More Than I’d Bargained For

Getting this last load to California has turned out to be a disaster more than anything else. My delivery was early yesterday and my next pickup is not until early tomorrow, so all told I will have spent almost three solid days sitting around in this relative hellhole. Then it’s off to Texas. Oh, joy.

Hasn’t, of course, been all bad. I’d never see an entire interstate shut down at 6 in the morning, and now I can say I have. I was lucky enough to find an alternative to the TA truck stop to spend these last two days, a dinky mom & pop place so new it doesn’t even smell like urine yet. I know there’ve been some other things to cheer about; just can’t think of them at the moment.

Anyway, I did find some WiFi here at this mom & pop. (Had been several signals at the TA, none of them strong enough to connect to.) And decided to zap the second novel off to my agent.

What? A second novel? Actually, I can’t recall if I’ve mentioned it before or not. An odd beast (“What? you’re saying – The Great American Desert wasn’t odd?”), I’m still not sure that it isn’t what the statisticians call an outlier. It’s call Big Rock Candy Mountain, and is about the childishness of the American Male. Set in Las Vegas, of all places. I’d love to get some copies printed so more folks could read it but I still have all these crates of the first one sitting around and tying up my non-existent capital. Christmas is coming up, you know. Makes a great gift.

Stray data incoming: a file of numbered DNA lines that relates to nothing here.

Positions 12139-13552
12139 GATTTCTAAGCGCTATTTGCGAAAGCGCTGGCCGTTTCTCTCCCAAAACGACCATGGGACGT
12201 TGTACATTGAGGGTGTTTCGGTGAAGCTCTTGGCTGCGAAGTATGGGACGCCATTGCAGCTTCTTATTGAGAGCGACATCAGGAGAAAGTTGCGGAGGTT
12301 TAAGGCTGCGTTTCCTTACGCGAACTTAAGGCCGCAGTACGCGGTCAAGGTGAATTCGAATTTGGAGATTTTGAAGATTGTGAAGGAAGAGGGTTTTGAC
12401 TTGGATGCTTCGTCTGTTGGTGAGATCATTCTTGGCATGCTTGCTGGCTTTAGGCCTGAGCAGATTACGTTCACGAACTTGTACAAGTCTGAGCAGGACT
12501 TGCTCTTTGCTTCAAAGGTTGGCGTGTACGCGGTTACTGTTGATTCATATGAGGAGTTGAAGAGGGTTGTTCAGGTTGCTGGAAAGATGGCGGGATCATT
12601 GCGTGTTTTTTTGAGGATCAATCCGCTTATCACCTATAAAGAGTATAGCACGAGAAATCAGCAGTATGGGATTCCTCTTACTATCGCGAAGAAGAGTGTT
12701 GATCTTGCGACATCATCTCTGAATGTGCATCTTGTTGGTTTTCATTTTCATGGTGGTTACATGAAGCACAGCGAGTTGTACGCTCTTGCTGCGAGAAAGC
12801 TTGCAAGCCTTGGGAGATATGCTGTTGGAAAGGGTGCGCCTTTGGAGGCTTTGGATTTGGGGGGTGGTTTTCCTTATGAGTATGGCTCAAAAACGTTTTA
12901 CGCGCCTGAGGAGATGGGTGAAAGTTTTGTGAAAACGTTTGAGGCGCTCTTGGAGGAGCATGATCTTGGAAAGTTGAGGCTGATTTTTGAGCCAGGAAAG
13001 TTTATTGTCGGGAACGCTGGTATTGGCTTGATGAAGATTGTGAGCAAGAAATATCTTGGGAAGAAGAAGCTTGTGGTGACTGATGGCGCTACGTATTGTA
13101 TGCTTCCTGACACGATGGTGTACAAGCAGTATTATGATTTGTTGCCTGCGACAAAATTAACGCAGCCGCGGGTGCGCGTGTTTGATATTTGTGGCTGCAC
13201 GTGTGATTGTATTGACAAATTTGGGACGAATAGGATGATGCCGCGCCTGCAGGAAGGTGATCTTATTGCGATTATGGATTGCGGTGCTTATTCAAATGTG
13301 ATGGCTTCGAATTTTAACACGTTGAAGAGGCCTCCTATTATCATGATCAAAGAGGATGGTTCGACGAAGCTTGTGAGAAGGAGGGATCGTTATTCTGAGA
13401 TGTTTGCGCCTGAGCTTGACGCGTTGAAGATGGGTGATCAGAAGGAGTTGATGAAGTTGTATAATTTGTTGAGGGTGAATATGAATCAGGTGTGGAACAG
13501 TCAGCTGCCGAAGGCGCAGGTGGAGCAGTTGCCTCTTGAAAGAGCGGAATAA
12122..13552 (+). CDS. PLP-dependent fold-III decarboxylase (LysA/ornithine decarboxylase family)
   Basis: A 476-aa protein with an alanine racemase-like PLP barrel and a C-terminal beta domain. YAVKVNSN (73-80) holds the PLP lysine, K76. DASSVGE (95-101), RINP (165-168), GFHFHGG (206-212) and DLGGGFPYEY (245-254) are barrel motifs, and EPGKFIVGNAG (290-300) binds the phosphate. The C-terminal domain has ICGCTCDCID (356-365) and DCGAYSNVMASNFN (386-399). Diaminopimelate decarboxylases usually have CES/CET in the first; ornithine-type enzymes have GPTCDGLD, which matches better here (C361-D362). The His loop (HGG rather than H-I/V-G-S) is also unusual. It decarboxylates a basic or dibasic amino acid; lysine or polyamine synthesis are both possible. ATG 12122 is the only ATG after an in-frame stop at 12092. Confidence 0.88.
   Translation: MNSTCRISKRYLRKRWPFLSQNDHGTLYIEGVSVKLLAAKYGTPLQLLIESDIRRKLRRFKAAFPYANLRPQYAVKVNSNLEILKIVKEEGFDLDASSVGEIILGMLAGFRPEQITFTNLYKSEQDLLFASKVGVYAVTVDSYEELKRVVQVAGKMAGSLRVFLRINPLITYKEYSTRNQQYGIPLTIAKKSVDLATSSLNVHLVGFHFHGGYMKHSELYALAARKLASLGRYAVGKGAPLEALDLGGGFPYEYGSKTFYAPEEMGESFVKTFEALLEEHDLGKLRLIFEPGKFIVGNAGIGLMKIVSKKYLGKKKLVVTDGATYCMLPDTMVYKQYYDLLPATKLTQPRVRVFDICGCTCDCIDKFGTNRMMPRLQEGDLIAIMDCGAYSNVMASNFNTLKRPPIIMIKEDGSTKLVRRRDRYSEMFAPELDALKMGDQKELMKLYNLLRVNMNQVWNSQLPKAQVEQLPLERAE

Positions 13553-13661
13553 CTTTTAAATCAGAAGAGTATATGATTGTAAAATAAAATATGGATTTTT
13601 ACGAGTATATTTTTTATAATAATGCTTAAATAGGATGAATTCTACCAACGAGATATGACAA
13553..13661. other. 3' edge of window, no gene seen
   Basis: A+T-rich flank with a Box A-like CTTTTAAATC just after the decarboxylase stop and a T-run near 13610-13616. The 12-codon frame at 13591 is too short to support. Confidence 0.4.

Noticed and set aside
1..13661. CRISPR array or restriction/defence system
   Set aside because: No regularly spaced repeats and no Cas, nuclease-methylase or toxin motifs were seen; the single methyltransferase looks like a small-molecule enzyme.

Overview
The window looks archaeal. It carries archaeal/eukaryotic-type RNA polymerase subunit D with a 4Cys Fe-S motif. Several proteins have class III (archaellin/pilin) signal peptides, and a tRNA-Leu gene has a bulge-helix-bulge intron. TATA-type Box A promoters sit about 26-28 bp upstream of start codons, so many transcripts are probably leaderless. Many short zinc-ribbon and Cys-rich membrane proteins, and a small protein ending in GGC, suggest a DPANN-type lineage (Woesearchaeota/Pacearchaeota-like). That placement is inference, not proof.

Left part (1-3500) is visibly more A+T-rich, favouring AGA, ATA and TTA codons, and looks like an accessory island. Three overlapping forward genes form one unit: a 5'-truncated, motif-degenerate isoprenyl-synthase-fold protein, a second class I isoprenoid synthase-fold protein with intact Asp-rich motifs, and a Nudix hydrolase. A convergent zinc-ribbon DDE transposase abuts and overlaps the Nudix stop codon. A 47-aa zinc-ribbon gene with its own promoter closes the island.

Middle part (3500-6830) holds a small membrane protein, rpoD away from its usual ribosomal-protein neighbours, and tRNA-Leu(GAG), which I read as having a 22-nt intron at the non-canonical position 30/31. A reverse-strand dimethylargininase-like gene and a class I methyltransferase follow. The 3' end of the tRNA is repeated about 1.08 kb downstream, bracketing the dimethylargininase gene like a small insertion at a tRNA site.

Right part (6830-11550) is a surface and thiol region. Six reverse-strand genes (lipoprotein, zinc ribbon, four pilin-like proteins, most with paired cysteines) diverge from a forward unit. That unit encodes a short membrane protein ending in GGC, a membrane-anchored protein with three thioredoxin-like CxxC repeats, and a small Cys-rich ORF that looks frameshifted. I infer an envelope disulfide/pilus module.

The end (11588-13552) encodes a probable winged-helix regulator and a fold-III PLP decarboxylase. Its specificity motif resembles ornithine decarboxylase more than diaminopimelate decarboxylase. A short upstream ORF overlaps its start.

Oh, shameful! An artist so-called soiling his hands in the marketplace!

I learned an interesting lesson when I self-published Desert. Lots and lots of people had told me they definitely wanted copies, and I foolishly assumed that meant they wanted to buy copies. Some of them did. Most however seemed to think I was performing a public service. Well, if I could afford to, I would. Then I thought I’d put up the sample on the website, give folks a chance to see that what I was offering wasn’t your common or garden-variety sort of tale but a stab at a literature itself. Anyone got any other bright marketing ideas?

Here’s one of the more depressing pieces of news I’ve heard lately: A friend, who would like to have her book club tackle my winsome tome, is sorry to say that her book club, yes BOOK club, has resolved not to choose any book the members would have to spend money for.

Maybe my agent will write me back to say that Candy Mountain is just crass enough that the public will forgive my literary pretensions. I sure hope so, because this next one is nothing if not literary. Yes, I know; some of you are thinking it’s no doubt pretentious as well.

Maybe I’ll post a section of Candy Mountain on the website. Maybe I’ll even find the time to do that the next time I’m home, which will be the beginning of October.

 

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